Millions of people in Britain are struggling to heat and power their homes. On average 25,000 people die of the cold each year. At least a third of these deaths are caused by living in cold homes. This means that, every year, four times more people die from living in cold homes than die on British roads. Cold homes cost the NHS £1.3bn every year (Energy Bill Revolution). Around 8% of households in Greenwich and Lewisham are currently suffering from the effects of high bills and hard-to-heat dwellings.

The UK’s homes are some of the least energy efficient in Europe – leaking heat from their doors, walls and windows. Moreover many people are not used to the newer “consumer” landscape and having to shops around for a new deal for all household expenditures, especially energy.

SELCE is committed to tackling fuel poverty head on. We will use any financial surplus from our renewable generation work to fund support for those who are most vulnerable. We will also add to these funds from grant-based funding.

SELCE’s initial work on fuel poverty has given us a much better understanding of the issues affecting people in SE London. We will continue to build on this knowledge and seek further funding to develop our core activities in this area.

At the moment there are no current programs. Please get in touch if you would like to help SELCE tackle fuel poverty in the future.

Previous Projects Delivered

The Big Energy Saving Network

The Big Energy Saving Network (BESN) is a programme that is funded and run by The Department of Energy and Climate Change (DECC). It enables specially trained ‘champions’ to deliver proactive advice to consumers on energy issues.

In the winter of 2014/2015, SELCE was successful in bidding for funding from the BESN project. Two of its directors became ‘energy champions’ for Greenwich and Lewisham. We used a variety of approaches to provide advice and support to the most vulnerable energy users.

In total, we helped 240 vulnerable customers and trained 96 front-line workers to provide similar support to their clients. Working in partnership with grassroots community groups, tenants groups, disability groups and schools and children’s centres has enabled us to reach the most vulnerable. Our research found that 37% of the people we helped are in receipt of means tested benefits, 29% are disabled, 48% are aged over 50 and 32% pay for their energy using a pre-payment meter.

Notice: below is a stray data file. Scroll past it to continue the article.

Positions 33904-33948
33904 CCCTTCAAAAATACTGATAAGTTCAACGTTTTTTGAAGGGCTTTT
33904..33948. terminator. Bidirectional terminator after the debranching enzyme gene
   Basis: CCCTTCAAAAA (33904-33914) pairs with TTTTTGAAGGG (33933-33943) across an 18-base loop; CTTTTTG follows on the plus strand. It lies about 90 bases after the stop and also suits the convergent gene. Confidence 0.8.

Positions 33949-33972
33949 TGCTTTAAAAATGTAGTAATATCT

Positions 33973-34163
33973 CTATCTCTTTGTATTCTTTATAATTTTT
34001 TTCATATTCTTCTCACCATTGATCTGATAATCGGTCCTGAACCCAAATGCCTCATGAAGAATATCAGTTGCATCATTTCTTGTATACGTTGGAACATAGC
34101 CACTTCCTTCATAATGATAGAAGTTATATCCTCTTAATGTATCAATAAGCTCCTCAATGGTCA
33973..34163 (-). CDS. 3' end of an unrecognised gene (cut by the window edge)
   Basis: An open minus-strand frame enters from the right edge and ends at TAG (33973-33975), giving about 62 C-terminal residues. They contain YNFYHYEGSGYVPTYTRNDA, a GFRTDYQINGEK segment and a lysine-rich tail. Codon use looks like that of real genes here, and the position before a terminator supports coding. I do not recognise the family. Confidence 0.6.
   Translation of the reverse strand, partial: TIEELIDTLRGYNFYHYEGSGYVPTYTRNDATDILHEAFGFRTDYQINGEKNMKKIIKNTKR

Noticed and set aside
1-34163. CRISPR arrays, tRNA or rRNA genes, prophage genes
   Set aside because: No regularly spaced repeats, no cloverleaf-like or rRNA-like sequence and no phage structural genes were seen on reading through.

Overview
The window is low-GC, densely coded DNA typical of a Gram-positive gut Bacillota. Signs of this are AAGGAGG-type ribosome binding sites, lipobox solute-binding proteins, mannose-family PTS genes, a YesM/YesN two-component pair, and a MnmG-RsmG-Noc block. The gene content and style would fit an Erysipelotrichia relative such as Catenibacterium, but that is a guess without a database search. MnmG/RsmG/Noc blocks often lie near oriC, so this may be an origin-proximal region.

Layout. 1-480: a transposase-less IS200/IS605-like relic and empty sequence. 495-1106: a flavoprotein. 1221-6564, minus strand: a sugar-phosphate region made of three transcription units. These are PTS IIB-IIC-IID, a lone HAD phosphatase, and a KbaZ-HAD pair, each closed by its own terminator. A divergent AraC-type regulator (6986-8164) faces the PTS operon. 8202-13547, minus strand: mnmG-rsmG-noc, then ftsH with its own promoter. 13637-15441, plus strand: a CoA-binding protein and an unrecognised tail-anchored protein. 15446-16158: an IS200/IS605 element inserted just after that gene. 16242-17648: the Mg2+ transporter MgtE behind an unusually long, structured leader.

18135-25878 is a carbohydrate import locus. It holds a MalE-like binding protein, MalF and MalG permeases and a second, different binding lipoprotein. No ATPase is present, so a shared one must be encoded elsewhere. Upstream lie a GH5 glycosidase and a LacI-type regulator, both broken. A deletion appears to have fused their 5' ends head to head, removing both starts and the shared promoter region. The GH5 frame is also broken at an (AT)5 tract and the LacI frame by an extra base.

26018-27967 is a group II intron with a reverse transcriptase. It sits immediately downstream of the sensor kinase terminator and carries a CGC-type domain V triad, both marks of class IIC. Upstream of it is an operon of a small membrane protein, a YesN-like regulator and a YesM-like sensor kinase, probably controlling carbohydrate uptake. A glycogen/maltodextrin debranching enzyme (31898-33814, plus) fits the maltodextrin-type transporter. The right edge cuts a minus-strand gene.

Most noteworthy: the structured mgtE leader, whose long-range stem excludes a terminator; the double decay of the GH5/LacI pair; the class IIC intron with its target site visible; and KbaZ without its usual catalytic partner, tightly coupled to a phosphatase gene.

Energy Cafes funded by Ebico

Our ‘People Power’ café programme, funded by Ebico Trust, overcame barriers to seeking advice with the aid of a cup of tea and a slice of cake – building on a successful model of fuel poverty intervention piloted in March 2015.

The People Power Cafés have provided personalised one-to-one advice sessions to 250 households at risk of fuel poverty.

Bi-weekly People Power Cafés have been held over the course of the winter months in four locations across Greenwich and Lewisham. Each location is characterised by a high incidence of fuel poverty, income deprivation and thermally-inefficient housing stock.

SELCE has worked to develop relationships with front-line workers in community groups and local authorities to develop referral pathways into the People Power cafes.


SELCE pop-up energy cafés
SELCE was one of the winners of the recent Community Energy Saving Competition, also run by DECC. This enabled us to deliver a series of innovative pop-up energy cafés in March 2015.

Over the course of three weeks, SELCE held an ‘energy café’ in three community cafés: The Green Man in Lewisham, Woolwich Common Community Cafe (Woolwich Common) and in the café at The Forum @ Greenwich. These locations were chosen because they were situated in areas with relatively high levels of fuel poverty.

Overall, we supported 148 people. Participants received personalised, face-to-face support to switch energy suppliers and improve energy efficiency in their homes. Depending on their circumstances, we were also able to provide information on trusted providers of energy debt support.

Again, the energy cafés proved to be a very effective way to reach the most vulnerable: 38% of the people who we worked with were older (above 60 years of age) whilst 27% were parents of young children; 26% were disabled; 14% were carers for someone who is disabled or suffering from long-term illness and 29% are in receipt of means-tested benefits. We received many glowing video testimonials, some which can be viewed on our Facebook page here.

(We are even endorsed by the Mayor!)